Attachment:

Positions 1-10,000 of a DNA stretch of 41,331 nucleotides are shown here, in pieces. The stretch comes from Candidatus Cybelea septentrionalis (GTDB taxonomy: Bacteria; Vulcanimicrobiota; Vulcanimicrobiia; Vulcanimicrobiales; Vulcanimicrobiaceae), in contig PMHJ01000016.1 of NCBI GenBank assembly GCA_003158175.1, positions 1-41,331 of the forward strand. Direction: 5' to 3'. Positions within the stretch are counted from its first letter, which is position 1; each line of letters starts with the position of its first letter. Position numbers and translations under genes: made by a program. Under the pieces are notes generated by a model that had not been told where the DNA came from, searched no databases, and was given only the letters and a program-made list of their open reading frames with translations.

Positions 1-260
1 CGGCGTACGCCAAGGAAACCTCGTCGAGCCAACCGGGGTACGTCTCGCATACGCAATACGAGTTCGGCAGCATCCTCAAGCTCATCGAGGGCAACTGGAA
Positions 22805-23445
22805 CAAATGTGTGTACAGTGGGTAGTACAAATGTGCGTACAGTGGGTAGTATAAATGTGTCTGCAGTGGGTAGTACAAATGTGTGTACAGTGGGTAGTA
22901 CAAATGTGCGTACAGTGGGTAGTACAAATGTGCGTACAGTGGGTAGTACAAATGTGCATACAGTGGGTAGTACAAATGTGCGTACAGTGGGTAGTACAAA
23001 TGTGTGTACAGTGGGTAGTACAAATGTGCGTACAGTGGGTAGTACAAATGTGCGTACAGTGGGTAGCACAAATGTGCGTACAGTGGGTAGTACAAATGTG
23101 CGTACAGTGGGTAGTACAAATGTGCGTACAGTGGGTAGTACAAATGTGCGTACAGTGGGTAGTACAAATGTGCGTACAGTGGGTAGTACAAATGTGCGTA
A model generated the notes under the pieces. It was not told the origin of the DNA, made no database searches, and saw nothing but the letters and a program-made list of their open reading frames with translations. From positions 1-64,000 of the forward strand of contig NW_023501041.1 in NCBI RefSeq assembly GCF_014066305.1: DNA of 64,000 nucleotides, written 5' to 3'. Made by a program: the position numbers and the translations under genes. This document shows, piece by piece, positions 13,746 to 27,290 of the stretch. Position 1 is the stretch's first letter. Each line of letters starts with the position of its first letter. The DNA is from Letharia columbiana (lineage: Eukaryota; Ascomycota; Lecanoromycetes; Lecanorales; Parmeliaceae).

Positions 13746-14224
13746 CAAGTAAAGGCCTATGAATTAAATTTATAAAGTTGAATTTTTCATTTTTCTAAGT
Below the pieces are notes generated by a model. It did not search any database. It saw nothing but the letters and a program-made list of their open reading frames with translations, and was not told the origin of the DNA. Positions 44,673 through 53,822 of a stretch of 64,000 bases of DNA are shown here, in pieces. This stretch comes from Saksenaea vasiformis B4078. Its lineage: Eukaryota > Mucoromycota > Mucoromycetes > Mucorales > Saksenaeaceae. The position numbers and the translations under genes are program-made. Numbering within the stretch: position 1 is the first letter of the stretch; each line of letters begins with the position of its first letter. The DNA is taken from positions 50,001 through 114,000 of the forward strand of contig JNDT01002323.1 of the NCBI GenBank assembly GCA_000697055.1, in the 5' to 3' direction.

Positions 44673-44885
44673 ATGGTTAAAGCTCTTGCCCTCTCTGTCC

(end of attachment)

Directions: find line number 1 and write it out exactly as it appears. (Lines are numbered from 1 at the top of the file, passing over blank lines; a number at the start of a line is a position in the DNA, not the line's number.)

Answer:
Positions 1-10,000 of a DNA stretch of 41,331 nucleotides are shown here, in pieces. The stretch comes from Candidatus Cybelea septentrionalis (GTDB taxonomy: Bacteria; Vulcanimicrobiota; Vulcanimicrobiia; Vulcanimicrobiales; Vulcanimicrobiaceae), in contig PMHJ01000016.1 of NCBI GenBank assembly GCA_003158175.1, positions 1-41,331 of the forward strand. Direction: 5' to 3'. Positions within the stretch are counted from its first letter, which is position 1; each line of letters starts with the position of its first letter. Position numbers and translations under genes: made by a program. Under the pieces are notes generated by a model that had not been told where the DNA came from, searched no databases, and was given only the letters and a program-made list of their open reading frames with translations.